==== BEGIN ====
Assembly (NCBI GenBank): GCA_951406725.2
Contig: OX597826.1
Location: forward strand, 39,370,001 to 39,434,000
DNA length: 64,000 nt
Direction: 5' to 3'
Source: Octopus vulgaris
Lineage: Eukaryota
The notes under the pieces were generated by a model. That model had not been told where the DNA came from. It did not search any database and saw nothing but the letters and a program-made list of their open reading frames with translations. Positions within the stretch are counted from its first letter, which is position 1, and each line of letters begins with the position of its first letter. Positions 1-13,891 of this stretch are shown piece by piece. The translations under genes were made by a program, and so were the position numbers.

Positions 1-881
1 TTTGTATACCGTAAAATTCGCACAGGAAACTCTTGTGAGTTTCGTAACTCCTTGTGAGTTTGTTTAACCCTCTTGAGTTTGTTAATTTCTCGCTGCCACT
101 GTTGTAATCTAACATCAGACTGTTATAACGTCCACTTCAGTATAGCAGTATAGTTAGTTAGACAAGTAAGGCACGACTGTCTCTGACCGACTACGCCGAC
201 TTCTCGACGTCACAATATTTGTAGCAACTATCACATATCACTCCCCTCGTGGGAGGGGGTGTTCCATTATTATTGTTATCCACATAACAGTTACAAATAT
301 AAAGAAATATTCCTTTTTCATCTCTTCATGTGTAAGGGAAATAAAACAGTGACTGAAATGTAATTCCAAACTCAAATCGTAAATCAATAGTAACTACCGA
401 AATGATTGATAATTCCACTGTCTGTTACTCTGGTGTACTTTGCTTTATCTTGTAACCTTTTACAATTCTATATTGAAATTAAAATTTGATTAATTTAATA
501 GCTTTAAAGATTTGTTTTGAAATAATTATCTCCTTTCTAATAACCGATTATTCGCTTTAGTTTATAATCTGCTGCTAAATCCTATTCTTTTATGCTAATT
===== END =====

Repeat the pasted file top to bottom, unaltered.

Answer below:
Assembly (NCBI GenBank): GCA_951406725.2
Contig: OX597826.1
Location: forward strand, 39,370,001 to 39,434,000
DNA length: 64,000 nt
Direction: 5' to 3'
Source: Octopus vulgaris
Lineage: Eukaryota
The notes under the pieces were generated by a model. That model had not been told where the DNA came from. It did not search any database and saw nothing but the letters and a program-made list of their open reading frames with translations. Positions within the stretch are counted from its first letter, which is position 1, and each line of letters begins with the position of its first letter. Positions 1-13,891 of this stretch are shown piece by piece. The translations under genes were made by a program, and so were the position numbers.

Positions 1-881
1 TTTGTATACCGTAAAATTCGCACAGGAAACTCTTGTGAGTTTCGTAACTCCTTGTGAGTTTGTTTAACCCTCTTGAGTTTGTTAATTTCTCGCTGCCACT
101 GTTGTAATCTAACATCAGACTGTTATAACGTCCACTTCAGTATAGCAGTATAGTTAGTTAGACAAGTAAGGCACGACTGTCTCTGACCGACTACGCCGAC
201 TTCTCGACGTCACAATATTTGTAGCAACTATCACATATCACTCCCCTCGTGGGAGGGGGTGTTCCATTATTATTGTTATCCACATAACAGTTACAAATAT
301 AAAGAAATATTCCTTTTTCATCTCTTCATGTGTAAGGGAAATAAAACAGTGACTGAAATGTAATTCCAAACTCAAATCGTAAATCAATAGTAACTACCGA
401 AATGATTGATAATTCCACTGTCTGTTACTCTGGTGTACTTTGCTTTATCTTGTAACCTTTTACAATTCTATATTGAAATTAAAATTTGATTAATTTAATA
501 GCTTTAAAGATTTGTTTTGAAATAATTATCTCCTTTCTAATAACCGATTATTCGCTTTAGTTTATAATCTGCTGCTAAATCCTATTCTTTTATGCTAATT